Good morning, Broadsheet readers! Theresa May is just hours away from becoming the new British PM, Gretchen Carlson’s case is shining a light on the evils of arbitration agreements, and Hillary Clinton is (finally) poised get the thumbs up from her Democratic Party rival. Have a wonderful Tuesday.
• May's big day. With Andrea Leadsom out of the race, British Prime Minister David Cameron says that the transfer of power to Home Secretary Theresa May will be completed by Wednesday night. May will become the second woman to lead Britain, after Margaret Thatcher.
Fortune's Geoff Smith takes a look at what the UK's business community can expect from May, noting that—other than party and forthcoming title—she actually has little in common with Thatcher. Indeed, Smith writes that her agenda, which includes a sharper focus on inequality and tighter rules for corporate "fat cats," is more reminiscent of former Labour PM Tony Blair.
ALSO IN THE HEADLINES
• Arbitrate this. Fortune's Roger Parloff writes about how Fox News chief Roger Ailes' request that a court force Gretchen Carlson into secret arbitration is shining a light on the common—and controversial—practice of requiring employees to sign arbitration agreements. Such policies have long helped companies hush up sexual harassment and other discrimination-related suits. Fortune
• Loretta in the House. Attorney General Loretta Lynch is appearing today before the House Judiciary Committee, where she’s expected to be asked about policing and race, the Justice Department’s decision not to bring charges against Hillary Clinton over her use of a private email server while secretary of state, and her private meeting with Bill Clinton just before the FBI’s inquiry into his wife ended. Fortune
• He's with her? Bernie Sanders will make a joint appearance with Hillary Clinton today in New Hampshire, where he is expected to formally endorse his erstwhile rival. For those keeping tabs, the announcement comes more than a month after Clinton tallied enough votes to secure the Democratic nomination. Fortune
• Voice of reasonable doubt. New York Magazine's Jessica Pressler writes about how some observers have cast Ivanka Trump as the "Secret Voice of Reason" within her father's campaign. But for all of her fans' hopes, says Pressler, "Ivanka is not going to save us." Indeed, Ivanka supporters must come to terms with her intimate involvement in a campaign that has been endlessly sexist, racist, and xenophobic. New York Magazine
• Fertility app fails. Though millions of women have downloaded popular fertility-tracking apps like Glow's Eve and Kindara's Wink, a new study from researchers at Georgetown University's School of Medicine throws the efficacy of these tech tools into question. Fortune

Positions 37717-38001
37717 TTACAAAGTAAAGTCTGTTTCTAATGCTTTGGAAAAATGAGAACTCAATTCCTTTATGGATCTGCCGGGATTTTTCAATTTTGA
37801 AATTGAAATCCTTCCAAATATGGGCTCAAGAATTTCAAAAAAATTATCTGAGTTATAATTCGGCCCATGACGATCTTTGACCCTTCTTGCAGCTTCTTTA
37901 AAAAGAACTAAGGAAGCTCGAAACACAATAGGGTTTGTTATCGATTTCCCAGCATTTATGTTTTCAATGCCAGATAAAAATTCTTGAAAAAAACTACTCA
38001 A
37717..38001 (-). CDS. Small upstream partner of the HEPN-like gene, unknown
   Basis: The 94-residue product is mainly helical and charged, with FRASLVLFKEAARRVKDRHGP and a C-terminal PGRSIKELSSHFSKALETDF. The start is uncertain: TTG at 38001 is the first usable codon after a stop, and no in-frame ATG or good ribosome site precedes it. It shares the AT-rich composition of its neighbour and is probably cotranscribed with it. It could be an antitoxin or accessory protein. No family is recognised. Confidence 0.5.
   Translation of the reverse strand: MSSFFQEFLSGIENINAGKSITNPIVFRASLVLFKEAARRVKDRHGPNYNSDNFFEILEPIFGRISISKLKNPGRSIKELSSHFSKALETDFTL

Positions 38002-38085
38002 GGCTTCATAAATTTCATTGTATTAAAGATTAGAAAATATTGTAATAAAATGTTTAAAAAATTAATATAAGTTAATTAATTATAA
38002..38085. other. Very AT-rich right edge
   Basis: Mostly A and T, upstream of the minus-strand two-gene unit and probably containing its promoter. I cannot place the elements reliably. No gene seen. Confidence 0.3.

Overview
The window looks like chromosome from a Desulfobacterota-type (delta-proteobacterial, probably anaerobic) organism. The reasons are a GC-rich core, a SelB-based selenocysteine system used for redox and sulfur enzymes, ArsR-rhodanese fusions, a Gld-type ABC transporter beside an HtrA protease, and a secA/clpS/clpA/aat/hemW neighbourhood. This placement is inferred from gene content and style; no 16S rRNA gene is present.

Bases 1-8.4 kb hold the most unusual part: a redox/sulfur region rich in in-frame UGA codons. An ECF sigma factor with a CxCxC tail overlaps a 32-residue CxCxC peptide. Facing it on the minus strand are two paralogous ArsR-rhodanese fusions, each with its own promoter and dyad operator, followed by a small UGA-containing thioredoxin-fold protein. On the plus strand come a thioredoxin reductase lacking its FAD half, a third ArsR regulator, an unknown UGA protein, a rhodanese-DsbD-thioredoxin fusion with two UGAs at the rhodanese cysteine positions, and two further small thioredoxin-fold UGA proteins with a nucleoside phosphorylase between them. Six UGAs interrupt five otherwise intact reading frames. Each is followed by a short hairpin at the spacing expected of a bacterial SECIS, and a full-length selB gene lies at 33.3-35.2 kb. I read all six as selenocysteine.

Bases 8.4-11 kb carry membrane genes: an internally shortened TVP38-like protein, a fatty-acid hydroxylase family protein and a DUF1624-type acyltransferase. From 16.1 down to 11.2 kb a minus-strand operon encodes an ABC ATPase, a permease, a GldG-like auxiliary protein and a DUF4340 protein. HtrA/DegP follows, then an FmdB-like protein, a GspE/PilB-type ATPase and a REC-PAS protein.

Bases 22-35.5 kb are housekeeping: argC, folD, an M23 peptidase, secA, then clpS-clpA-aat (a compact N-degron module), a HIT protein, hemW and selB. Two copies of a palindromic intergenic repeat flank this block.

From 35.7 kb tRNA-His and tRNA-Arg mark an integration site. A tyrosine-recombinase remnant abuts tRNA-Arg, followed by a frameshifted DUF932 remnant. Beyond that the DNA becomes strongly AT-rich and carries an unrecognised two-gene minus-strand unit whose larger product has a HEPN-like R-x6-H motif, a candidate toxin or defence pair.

• Olympics update. The Olympic trials in San Jose have settled the U.S. women's gymnastics line-up: three-time world champion Simone Biles—who easily won the trials—Gabby Douglas, Aly Raisman, Laurie Hernandez, and Madison Kocian. It's also official that tennis player Maria Sharapova will not be joining Team USA, related to her recent doping ban. Fortune
MOVERS AND SHAKERS: Carrie Budoff Brown will be the next editor of Politico, succeeding Susan B. Glasser. Melissa Harris-Perry is joining BET News as a special correspondent. Cambridge-based tech firm Akamai Technologies has named former Dell exec Monique Bonner CMO.
IN CASE YOU MISSED IT
• Study radiology, kids! A new analysis finds that female physicians at some of the nation’s most prominent medical schools earn nearly $20,000 less per year on average than their male colleagues. That differential varies dramatically by specialty; women in surgical sub-specialties have a much larger gap, while female radiologists actually out-earn their male counterparts. New York Times
• The talking cure? Hosan Lee is the creator of Tabletribes, an "online-to-offline digital platform" that connects people for face-to-face conversations about race and other issues that can divide communities. Fortune
• Worth 1,000 words. A striking photo of a Black Lives Matter protestor—who has been identified as 28-year-old mother and nurse Ieshia Evans—standing her ground during the Baton Rouge protests over the fatal shooting of Alton Sterling is going viral. It's not hard to see why. Time
• Tay-Tay's payday. Forbes put Taylor Swift at No. 1 in its new ranking of the 100 top-earning celebrities, estimating that she made $170 million last year. Adele, at $80.5 million, is the only other woman to crack the top 10. Forbes
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ON MY RADAR
Convincing the VC Bro-nopoly to fund female-first companies Wired
Could Pokemon GO open more doors for girls in gaming? Broadly
A new Disney princess carries responsibilities beyond her kingdom New York Times
Women's soccer team takes "Equal Pay, Equal Play" campaign to the next level Think Progress
Just realizing sometimes you have to lose in order to get better, it’s a big thing for me.16-year-old Sydney McLaughlin, the youngest American track athlete to compete in an Olympics since 1972.